Income tax cuts in the next Budget are still on the table despite stark warnings that the Government’s forecasts for the State’s finances are “not credible”.
Fine Gael and Fianna Fáil are going to war over the economy in what could be considered the first shots of the budgetary negotiations.
Both parties have committed to passing a fourth and final budget under their Confidence and Supply Arrangement before an inevitable general election.
Fianna Fáil’s finance spokesman Michael McGrath has admitted it is likely to be the most difficult negotiation as both parties will have one eye on the election.
He has described this week’s report from the Irish Fiscal Advisory Council (IFAC) as “quite alarming”, suggesting it points to a “very significant hole in the public finances”.
Mr McGrath said the Government had not put enough focus on Brexit in its financial planning at a time when there was already “a softening in the economy”.
“Overall, it’s time to be cautious. We had a good run,” he said.
Mr McGrath was particularly critical of “spending drift” in departments. He said much of what his party agreed with the Government during the formation of the Budget was being allowed to change over time, adding it was “make it up as you go along” in the Department of Health.
But Finance Minister Paschal Donohoe defended his policies, insisting the Government is already responding to some of the issues highlighted by the IFAC, including an over-reliance on corporation tax.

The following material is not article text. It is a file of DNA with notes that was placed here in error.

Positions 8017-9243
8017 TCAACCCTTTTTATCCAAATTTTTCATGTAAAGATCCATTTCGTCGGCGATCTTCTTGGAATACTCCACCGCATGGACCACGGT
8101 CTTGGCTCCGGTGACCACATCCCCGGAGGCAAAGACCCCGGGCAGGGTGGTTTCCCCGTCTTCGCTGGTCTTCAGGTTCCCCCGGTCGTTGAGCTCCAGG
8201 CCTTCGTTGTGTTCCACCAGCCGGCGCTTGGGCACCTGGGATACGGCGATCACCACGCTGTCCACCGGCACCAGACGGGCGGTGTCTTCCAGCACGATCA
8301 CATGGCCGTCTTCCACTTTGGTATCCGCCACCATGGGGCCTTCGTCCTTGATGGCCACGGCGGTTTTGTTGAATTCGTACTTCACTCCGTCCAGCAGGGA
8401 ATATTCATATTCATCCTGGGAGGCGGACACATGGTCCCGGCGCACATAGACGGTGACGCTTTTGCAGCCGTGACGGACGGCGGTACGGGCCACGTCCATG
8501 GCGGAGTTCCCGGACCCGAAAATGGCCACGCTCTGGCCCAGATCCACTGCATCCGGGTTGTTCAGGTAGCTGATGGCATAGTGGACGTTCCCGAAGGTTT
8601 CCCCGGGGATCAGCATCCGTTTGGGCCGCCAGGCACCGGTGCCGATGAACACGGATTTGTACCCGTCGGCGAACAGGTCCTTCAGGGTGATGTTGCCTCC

Mr Donohoe said windfall gains were being used for debt reduction at a time when the Government was running the first budget surplus since the economic crash.
He noted that Fianna Fáil had talked about not repeating the mistakes that led to the end of the Celtic Tiger era.
“It’s worth emphasis that when Fianna Fáil talk about not wanting to repeat the mistakes of the past, it’s their past they are referring to,” he said.
Mr Donohoe noted that Micheál Martin’s party had issued a number of costly demands, including better pay for the Defence Forces and hospital consultants.
“So I actually welcome some of the points they have made for caution. I look forward to that transferring into the political demands they place upon me every day,” he said.
The minister also criticised Sinn Féin, saying it wants to abolish the local property tax and voted against measures such as increasing Vat for the hospital sector.
He is expected to publish a summer economic statement next week, which will outline the parameters under which the next Budget will be formed.
Asked whether he was still committed to raising the point at which workers enter the higher rate of income tax, Mr Donohoe indicated the long-standing promise remains.
“I am committed to looking to continue to make incremental changes to how we manage both taxation and spending.
“But what I will be doing in the summer economic statement is outlining the challenges we may have to face later on in the year,” he said.
Meanwhile, the Government has also received yet more budget advice from the European Commission.
In its latest stability report, the commission recommends that any windfall revenues should be used “to accelerate the reduction of general government debt ratio”.
It says the minister should “limit the scope and number of tax expenditures, and broaden the tax base”.
Carlos Martínez Mongay, the deputy director general of economic and financial affairs at the European Commission, said: “The commission recommends that Ireland address features of its tax system that may facilitate aggressive tax planning.”